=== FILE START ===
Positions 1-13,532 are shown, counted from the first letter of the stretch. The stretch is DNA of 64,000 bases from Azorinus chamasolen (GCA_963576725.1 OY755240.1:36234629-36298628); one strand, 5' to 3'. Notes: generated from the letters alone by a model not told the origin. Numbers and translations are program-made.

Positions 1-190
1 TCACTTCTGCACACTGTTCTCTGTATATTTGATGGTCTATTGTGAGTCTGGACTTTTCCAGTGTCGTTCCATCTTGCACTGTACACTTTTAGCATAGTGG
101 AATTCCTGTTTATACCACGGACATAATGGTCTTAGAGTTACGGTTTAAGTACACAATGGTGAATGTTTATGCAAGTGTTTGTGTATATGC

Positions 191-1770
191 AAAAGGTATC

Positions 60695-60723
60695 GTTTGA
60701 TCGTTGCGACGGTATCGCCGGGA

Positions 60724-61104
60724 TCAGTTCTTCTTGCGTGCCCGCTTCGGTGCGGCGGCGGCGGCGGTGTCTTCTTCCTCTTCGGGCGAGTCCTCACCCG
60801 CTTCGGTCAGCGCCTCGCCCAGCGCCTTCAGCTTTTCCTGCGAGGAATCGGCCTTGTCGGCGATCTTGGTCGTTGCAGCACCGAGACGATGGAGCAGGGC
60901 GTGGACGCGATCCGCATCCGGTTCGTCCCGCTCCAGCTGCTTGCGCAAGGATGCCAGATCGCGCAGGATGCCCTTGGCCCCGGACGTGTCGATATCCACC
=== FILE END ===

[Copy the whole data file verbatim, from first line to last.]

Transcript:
Positions 1-13,532 are shown, counted from the first letter of the stretch. The stretch is DNA of 64,000 bases from Azorinus chamasolen (GCA_963576725.1 OY755240.1:36234629-36298628); one strand, 5' to 3'. Notes: generated from the letters alone by a model not told the origin. Numbers and translations are program-made.

Positions 1-190
1 TCACTTCTGCACACTGTTCTCTGTATATTTGATGGTCTATTGTGAGTCTGGACTTTTCCAGTGTCGTTCCATCTTGCACTGTACACTTTTAGCATAGTGG
101 AATTCCTGTTTATACCACGGACATAATGGTCTTAGAGTTACGGTTTAAGTACACAATGGTGAATGTTTATGCAAGTGTTTGTGTATATGC

Positions 191-1770
191 AAAAGGTATC

Positions 60695-60723
60695 GTTTGA
60701 TCGTTGCGACGGTATCGCCGGGA

Positions 60724-61104
60724 TCAGTTCTTCTTGCGTGCCCGCTTCGGTGCGGCGGCGGCGGCGGTGTCTTCTTCCTCTTCGGGCGAGTCCTCACCCG
60801 CTTCGGTCAGCGCCTCGCCCAGCGCCTTCAGCTTTTCCTGCGAGGAATCGGCCTTGTCGGCGATCTTGGTCGTTGCAGCACCGAGACGATGGAGCAGGGC
60901 GTGGACGCGATCCGCATCCGGTTCGTCCCGCTCCAGCTGCTTGCGCAAGGATGCCAGATCGCGCAGGATGCCCTTGGCCCCGGACGTGTCGATATCCACC